But she would have felt more comfortable making a final decision had she actually seen the campuses. Her mother has underlying health conditions that have prohibited travel during the pandemic. Daniels, 18, narrowed the field to two, ultimately selecting UGA, but wonders what it would have been like to attend Spelman, in a big city very different from Thomasville or Athens.
“I kind of wish I could have gone to both,” she said.
Credit: Courtesy of De'Asia Daniels
Credit: Courtesy of De'Asia Daniels
Similarly, Caren Kim, a senior in Gwinnett County, was accepted to several top-ranked colleges, and had narrowed her choice to two — Princeton and Johns Hopkins — but was tortured by the final decision.
“Seeing it online, you can’t really get a grasp of what it actually looks like and what it actually feels like,” said Kim, 17, who attends North Gwinnett High School in Suwanee.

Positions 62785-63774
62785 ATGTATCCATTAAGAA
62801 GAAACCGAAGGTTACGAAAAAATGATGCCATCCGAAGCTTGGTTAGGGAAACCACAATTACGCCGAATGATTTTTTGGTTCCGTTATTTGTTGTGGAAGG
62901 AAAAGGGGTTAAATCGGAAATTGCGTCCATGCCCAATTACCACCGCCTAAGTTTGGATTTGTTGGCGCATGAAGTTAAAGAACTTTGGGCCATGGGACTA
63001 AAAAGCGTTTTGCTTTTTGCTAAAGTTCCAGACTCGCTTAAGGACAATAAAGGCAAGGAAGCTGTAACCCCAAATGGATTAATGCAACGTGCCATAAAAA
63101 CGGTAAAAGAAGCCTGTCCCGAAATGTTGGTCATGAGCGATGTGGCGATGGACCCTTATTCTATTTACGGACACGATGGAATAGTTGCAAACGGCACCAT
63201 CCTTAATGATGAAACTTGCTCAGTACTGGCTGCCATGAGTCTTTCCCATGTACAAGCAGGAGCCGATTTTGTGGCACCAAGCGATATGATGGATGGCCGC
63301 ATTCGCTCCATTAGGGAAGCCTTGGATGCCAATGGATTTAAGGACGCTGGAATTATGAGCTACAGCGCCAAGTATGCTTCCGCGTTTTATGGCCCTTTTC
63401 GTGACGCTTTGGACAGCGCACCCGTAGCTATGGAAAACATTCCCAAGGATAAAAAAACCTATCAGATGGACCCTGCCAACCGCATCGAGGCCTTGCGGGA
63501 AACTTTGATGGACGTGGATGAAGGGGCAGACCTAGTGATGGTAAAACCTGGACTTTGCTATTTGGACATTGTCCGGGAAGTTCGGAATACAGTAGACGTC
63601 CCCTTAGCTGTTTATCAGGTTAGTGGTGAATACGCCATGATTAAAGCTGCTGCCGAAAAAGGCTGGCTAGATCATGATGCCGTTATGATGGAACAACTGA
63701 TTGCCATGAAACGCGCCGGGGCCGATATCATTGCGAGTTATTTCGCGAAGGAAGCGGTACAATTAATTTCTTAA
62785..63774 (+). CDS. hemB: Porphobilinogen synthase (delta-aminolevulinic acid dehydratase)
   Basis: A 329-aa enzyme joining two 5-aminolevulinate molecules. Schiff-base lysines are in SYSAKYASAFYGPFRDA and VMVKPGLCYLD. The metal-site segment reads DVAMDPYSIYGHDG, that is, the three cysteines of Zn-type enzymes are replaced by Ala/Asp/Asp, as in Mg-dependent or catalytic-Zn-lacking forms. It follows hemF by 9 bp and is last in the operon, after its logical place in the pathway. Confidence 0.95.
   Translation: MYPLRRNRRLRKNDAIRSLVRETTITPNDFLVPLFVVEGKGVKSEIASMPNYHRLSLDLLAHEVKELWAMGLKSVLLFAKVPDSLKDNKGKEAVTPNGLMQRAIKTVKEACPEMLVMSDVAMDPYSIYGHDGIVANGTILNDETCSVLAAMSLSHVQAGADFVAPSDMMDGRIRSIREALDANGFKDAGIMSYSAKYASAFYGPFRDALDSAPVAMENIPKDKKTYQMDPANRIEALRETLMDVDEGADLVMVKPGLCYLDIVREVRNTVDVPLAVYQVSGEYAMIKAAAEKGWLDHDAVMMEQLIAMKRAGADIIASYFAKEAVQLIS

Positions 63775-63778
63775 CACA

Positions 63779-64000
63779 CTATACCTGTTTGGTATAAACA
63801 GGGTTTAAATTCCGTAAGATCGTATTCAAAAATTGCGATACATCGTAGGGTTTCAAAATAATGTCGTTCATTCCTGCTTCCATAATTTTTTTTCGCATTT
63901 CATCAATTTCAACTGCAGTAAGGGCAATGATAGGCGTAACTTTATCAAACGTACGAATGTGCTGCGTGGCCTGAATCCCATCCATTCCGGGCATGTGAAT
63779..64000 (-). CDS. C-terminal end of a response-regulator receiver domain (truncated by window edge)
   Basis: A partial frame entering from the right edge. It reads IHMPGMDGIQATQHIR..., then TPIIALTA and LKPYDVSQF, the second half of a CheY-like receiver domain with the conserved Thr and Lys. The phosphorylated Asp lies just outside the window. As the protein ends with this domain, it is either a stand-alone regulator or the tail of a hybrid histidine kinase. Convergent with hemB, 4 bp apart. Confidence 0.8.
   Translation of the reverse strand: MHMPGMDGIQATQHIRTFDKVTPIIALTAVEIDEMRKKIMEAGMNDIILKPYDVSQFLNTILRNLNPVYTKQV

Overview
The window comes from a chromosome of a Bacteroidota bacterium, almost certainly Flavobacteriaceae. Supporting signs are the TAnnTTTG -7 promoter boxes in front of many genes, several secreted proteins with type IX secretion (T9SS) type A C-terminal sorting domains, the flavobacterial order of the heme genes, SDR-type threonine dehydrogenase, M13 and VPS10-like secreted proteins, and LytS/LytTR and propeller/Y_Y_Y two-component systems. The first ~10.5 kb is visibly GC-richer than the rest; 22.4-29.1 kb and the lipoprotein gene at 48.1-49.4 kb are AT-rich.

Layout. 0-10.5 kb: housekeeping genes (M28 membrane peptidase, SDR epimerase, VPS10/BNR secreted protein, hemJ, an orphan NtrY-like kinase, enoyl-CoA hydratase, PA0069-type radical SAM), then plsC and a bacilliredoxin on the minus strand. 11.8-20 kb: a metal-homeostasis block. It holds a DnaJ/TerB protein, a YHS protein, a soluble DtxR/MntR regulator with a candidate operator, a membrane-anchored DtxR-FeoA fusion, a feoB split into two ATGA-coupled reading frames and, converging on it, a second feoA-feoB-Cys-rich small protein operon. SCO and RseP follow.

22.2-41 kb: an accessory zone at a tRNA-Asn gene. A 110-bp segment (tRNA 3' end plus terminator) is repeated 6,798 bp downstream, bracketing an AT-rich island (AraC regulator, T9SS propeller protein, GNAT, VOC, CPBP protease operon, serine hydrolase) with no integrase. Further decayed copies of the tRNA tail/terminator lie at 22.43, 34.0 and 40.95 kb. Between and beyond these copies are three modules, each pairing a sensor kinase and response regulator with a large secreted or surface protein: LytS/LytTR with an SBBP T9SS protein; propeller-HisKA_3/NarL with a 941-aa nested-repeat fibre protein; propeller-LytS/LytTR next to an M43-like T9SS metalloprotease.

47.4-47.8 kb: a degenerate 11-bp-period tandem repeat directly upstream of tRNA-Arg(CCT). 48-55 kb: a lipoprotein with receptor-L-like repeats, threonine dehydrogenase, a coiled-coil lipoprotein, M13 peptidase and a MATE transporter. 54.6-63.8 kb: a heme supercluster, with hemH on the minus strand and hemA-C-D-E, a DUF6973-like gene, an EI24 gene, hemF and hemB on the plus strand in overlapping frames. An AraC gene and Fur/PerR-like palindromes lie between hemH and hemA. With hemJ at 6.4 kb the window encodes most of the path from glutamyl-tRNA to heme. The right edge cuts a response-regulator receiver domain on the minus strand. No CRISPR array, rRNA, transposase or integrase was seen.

Finally, after getting their first doses of COVID-19 vaccine, she and her dad hopped in the car and drove to both campuses. Neither was offering a tour, but at least she got a look at the real thing.
She was impressed by the architecture and the “lively” campus at Princeton. “I want to go there,” she decided.
Their dilemma is a common one, said Eric Greenberg, president of the Greenberg Educational Group in New York, which advises students on college admissions.
“The energy of a school, it’s extremely hard to get a sense of it unless you have your feet on the ground,” said Greenberg, who said many of his clients have traveled to colleges during this pandemic, including at least one to the University of Georgia.
Greenberg said most campuses seem to be allowing self-guided tours if they’re not actually giving formal tours.
Indeed, some campuses feel compelled to give formal tours, with modifications for virus safety.
The University of Georgia and Georgia Tech turn away more students than they accept, but lesser-known institutions such as the University of North Georgia have to try a little harder, said Brett Morris, the retired lieutenant colonel overseeing enrollment there.